On its corporate Web site, Nothing Bundt Cakes – a play on words that stands for “nothing but bundt cakes” – describes itself as “a unique franchise concept” now open in 300 locations nationwide, featuring stores with a “Mom and Pop” vibe.
That’s what attracted Abed Khatib, who in 2017 was looking for a business opportunity where he could be his own boss, but who wanted a business that would be both “wholesome” and “halal.”
Nothing Bundt Cakes is currently making a foray into the Wisconsin market, with two locations open in greater Milwaukee, in Brookfield and on the North Shore, a store in Kenosha, and another in Madison. Orders can be made in person or online, and they deliver.
According to the legend promoted on the Nothing Bundt Cakes corporate Web site, two ladies with the perfect bundt cake recipe started the business in Las Vegas in 1997 “simply to please their family and friends.” Out of this, a “successful niche bakery concept” was born that markets friendliness, usually in ceramic form, along with its “incomparable food product,” a “delectable new luxury product at an affordable price.”
The bundt cakes come in four sizes, extra small, bite-size or bundtini; small, one-person cakes; medium, 8-10 inch bundt cakes serving 8 to 18 people; and large, over-10-inch cakes serving up to 26 people, which are sometimes sold and decorated as wedding cakes. Giving the cakes as gifts is encouraged and includes single-serving cake towers and boxes of tiny cakes wrapped like candy.
A Nothing Bundt brochure describes the product as “hand-crafted cakes,” and they are baked and decorated on site by bakery employees. Offerings at the store don’t stop with cakes, however, but extend to the entire cake-eating, gift-giving experience. There are mugs of every size and description, decorative plates, and tea towels, proclaiming a variety of upbeat slogans like, “This is my happy place?” and “Cup of Sunshine” or “I’m a teacher. What’s your superpower?”
But if you just want a sugar fix, you definitely can get it at Nothing Bundt.
All of that is what drew Khatib, 31, to opening a Nothing Bundt Cakes franchise on Brown Rd in Fox Point. Back in 2017, when he was a manager for Goodwill, he started looking around for a business opportunity. When he had a chance to try one of the cakes, he said, “These cakes are amazing.” He began the process of opening his own store in 2018, and that included a one-month residency at Nothing Bundt’s training center in Plano, Texas, where, he said, “they threw you right into operations.” Company headquarters is now in Addison, Texas.
Khatib’s personality meshes well with the neighborly values of the Nothing Bundt brand. Stopping in at the Starbucks next door to his cake shop, he tells the baristas that he will be back later with some unsold cakes for them. He gives away the cake that is “coming to expiration” to locations around the community, including other stores around the mall. He is in the process of becoming Kosher certified. One thing that drew him to the Nothing Bundt brand was that it “is kind of wholesome,” said Khatib, whom everyone calls Abed. The cake mix itself comes in large sacks from corporate, but the eggs, butter, and cream cheese come are locally sourced, he said.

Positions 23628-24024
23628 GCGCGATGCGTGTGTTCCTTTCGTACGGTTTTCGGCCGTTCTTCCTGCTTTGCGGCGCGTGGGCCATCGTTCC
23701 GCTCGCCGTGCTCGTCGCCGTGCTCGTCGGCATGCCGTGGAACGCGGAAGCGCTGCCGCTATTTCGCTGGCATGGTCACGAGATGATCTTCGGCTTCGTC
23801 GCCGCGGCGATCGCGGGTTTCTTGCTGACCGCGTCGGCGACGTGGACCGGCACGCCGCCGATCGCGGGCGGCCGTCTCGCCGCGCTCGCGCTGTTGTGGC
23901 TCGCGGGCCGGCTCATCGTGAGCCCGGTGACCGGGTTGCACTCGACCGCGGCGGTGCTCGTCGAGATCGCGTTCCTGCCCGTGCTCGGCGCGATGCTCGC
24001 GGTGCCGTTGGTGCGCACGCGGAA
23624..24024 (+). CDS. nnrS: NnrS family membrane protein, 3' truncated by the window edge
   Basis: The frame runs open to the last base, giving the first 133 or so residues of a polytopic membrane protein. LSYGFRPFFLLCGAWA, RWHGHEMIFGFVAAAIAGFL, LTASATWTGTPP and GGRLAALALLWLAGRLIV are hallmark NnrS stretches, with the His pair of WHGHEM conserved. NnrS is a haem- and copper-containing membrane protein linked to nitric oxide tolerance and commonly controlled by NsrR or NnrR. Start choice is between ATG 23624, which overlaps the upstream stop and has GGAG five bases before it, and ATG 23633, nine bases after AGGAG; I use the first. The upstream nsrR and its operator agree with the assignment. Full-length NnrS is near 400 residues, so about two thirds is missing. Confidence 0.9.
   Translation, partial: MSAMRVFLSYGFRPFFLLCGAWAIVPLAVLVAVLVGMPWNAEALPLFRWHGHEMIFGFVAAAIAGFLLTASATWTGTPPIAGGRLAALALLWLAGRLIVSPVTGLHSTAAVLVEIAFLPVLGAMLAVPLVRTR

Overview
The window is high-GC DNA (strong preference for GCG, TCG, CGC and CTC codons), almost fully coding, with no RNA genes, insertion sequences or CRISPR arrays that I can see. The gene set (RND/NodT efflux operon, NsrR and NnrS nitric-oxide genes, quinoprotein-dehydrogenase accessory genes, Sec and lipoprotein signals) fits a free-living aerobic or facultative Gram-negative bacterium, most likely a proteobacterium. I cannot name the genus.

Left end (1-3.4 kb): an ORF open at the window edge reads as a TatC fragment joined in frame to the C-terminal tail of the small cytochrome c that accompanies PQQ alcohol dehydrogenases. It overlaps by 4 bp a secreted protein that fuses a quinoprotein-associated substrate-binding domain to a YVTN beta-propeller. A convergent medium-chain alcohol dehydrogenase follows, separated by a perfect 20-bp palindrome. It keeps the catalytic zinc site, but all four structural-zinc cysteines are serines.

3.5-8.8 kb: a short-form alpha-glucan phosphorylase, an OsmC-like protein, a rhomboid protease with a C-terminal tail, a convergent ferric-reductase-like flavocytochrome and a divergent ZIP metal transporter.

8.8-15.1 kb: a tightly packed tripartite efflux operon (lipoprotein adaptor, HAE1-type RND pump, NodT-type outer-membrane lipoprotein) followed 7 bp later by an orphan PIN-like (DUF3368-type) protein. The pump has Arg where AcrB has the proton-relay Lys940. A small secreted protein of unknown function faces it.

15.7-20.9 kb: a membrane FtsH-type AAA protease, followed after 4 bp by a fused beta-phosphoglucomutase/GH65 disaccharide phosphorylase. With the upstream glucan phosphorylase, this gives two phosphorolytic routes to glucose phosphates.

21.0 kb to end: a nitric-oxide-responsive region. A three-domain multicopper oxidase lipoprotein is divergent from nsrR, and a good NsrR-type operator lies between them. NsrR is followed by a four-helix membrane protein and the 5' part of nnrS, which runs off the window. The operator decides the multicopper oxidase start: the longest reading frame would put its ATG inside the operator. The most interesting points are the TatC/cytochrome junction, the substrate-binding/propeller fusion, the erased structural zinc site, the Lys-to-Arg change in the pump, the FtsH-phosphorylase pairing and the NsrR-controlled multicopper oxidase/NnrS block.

The bundt cakes come in gluten-free options as well as a variety of flavors, like chocolate chip, classic vanilla, red velvet, marble, confetti, lemon, white chocolate raspberry, and pecan praline. “We have ten flavors that we choose to carry,” Khatib said, as well as a “rotating feature flavor of the month.” For March, the special cake flavor is peanut butter chocolate swirl.
The initial investment in a franchise is steep, in case of Nothing Bundt, around half a million, Khatib said. But an original McDonald’s franchise can require an upfront investment in the millions. The Nothing Bundt model is that the owner/operator can be in the black in three to five years, said Khatib, who is currently in his first year of operation.
“You have a lot of people willing to pay it,” Khatib said of the franchise fee. With Nothing Bundt Cakes, “you have a proven business model. What works and what doesn’t has been tested. And you have an amazing support team.” And that support continues now that his store is open. Should he need anything, Khatib says he can call the store in Brookfield. “I don’t think we see each other as rivals but more as part of the brand,” he said.
Family has also supported him; his brother Samer took the training with him and helps out at the store, and his father is an investor. Khatib is the father of two, and planning for his initial opening gave him time, he said, to be a “stay at home” dad.
“We are a very niche market,” Khatib said. “We overlap with cookie specialty stores and Baskin Robbins. But we want to keep it very ‘mom and pop’ with every bakery and owner” operating their own individual business. Bakery owners vary, he said, from executives to attorneys to teachers, but are all “people who really like the product.”
To let the community know he’s open for business, Khatib has been donating cakes to fundraisers and giving out cake samples since his opening. But the business doesn’t stop at the shop door. Khatib supplies cakes for business-to-business and corporate events as well as weddings and birthday parties. He changes up the cake decoration for holidays and is currently working on a specially decorated cake for Ramadan.